How will I be assessed?

 Closed book (un-annotated statutes only) examinations on each of the seven foundation modules and the English and Welsh Legal System test will assess your knowledge and application of legal principles, your ability to critically evaluate and your awareness of contextual issues. You will sit The English and Welsh Legal System test during the first few weeks of the course. The remaining modules will be assessed in either January or June.

Summative assessment of these outcomes and of the ability to learn independently and transfer skills from one area to another will also be achieved through the extended essay.   

How will I be supported?

All modules within the programme make extensive use of Learning Central, on which you will find course materials, links to related materials and multiple-choice tests. Hard copies of key teaching materials will also be provided. You will be allocated a personal tutor who will not only assist with reflection on performance on the course but will also help with CVs and job applications, in conjunction with a specialist Careers Advisor. A programme of careers lectures and workshops is delivered within the School. Reasonable adjustments will be made as appropriate for students with disabilities.

Feedback:

You will be given at least one marked formative exercise (for example a class test or essay) upon which you will receive individual written feedback, for each module studied. You will also be able to test your own knowledge and understanding through online tests accompanying learning materials. Oral communication skills will be tested by and feedback given on informal presentations in tutorials. You will be given feedback during tutorials on your preparation plus general feedback afterwards.

What skills will I practise and develop?

You will develop your ability to undertake independent learning and also your team-working skills. Communication skills are developed in tutorials, where pre-allocated tasks can include individual contributions to group study, for example by summarising a particular judgment or article for the group. Legal studies in general develop the ability to organise facts and ideas in a systematic way, identifying relevant principles and evaluating these in order to formulate advice for a client or a legal argument as appropriate. Writing legal essays not only develops communication skills but also the ability to argue in an objective, reasoned, professional manner, with due regard to authority and acceptable citation methods.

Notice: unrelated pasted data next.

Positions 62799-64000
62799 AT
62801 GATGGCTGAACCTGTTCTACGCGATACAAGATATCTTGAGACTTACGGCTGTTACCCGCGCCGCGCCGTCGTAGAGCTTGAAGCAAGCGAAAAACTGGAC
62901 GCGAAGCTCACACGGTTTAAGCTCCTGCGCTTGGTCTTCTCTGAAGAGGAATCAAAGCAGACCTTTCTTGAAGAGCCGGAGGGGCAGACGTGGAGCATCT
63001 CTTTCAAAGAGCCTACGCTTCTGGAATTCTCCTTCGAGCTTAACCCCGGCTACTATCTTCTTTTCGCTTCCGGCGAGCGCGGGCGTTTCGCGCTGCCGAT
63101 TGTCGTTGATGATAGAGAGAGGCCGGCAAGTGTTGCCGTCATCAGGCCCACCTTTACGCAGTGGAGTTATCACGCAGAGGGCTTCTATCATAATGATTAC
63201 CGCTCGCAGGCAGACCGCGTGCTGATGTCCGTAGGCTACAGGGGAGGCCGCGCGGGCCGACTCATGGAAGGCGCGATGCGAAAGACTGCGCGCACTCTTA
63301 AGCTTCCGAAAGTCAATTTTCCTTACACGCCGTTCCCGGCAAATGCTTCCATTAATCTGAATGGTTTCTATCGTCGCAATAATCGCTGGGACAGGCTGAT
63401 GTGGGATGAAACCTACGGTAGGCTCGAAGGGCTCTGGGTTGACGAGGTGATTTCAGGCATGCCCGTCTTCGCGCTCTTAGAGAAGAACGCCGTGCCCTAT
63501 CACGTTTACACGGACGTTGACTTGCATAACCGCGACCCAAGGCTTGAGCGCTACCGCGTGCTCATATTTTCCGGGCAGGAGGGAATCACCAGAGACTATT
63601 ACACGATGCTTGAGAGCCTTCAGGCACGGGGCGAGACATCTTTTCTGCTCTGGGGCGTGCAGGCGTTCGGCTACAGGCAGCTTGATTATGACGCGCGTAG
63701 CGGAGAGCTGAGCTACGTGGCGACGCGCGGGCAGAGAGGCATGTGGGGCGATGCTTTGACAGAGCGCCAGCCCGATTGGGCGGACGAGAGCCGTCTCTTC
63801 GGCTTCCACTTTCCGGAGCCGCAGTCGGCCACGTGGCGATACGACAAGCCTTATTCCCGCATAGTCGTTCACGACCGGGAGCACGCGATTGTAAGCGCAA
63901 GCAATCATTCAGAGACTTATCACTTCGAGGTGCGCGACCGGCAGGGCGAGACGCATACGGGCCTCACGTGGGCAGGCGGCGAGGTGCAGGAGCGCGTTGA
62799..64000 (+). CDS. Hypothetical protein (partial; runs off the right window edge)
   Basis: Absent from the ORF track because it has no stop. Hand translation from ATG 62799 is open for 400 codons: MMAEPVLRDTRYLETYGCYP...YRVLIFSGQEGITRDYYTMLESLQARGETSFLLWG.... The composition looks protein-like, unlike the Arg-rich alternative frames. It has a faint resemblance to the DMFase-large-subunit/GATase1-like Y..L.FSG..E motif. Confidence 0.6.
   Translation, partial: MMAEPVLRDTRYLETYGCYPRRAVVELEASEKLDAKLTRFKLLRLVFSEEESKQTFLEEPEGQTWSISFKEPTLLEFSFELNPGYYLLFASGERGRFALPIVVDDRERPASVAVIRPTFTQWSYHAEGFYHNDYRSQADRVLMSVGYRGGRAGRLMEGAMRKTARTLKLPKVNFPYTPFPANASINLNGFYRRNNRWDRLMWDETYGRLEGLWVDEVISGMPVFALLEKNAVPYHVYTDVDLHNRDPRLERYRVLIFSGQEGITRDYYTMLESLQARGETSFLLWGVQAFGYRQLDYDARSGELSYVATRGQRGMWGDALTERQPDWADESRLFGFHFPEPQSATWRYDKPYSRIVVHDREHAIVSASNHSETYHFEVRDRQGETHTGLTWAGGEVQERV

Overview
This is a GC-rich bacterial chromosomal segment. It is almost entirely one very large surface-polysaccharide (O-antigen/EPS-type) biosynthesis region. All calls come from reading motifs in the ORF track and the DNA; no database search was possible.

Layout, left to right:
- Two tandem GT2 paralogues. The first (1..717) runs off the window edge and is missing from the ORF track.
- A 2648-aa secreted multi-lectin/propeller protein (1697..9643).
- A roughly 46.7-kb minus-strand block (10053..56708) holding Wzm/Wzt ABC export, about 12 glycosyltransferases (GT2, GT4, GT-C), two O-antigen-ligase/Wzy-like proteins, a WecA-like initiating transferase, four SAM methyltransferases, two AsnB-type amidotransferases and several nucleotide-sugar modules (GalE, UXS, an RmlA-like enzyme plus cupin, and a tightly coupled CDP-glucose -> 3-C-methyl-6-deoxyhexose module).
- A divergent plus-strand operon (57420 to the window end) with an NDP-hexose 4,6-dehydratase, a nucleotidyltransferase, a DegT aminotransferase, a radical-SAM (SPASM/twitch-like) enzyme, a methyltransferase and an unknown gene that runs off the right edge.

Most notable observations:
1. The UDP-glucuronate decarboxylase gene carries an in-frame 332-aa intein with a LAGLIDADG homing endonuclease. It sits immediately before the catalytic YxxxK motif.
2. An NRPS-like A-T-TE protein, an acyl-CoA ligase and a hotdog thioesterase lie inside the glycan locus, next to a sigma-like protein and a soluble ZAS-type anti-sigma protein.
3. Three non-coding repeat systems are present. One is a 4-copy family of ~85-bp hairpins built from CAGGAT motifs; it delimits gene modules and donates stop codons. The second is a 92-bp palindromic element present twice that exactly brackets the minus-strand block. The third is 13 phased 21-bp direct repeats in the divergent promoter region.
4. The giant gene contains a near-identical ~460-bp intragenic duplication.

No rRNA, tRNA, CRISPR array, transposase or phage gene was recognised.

• Outside the curriculum you will have the opportunity  to develop wider “employability” skills through participation in the School’s pro-bono schemes run with lawyers and partner organisations, in which student volunteers assist real people in their dealings with the law.         
  • Other activities within the School include mooting, negotiating and client interviewing competitions.

Tuition fees for 2022 entry

Your tuition fees and how you pay them will depend on your fee status. Your fee status could be home, island or overseas.

Learn how we decide your fee status

Fees for home status

Year Tuition fee Deposit
Year one £10,950 £500

Students from the EU, EEA and Switzerland

If you are an EU, EEA or Swiss national, your tuition fees for 2022/23 be in line with the overseas fees for international students, unless you qualify for home fee status. UKCISA have provided information about Brexit and tuition fees.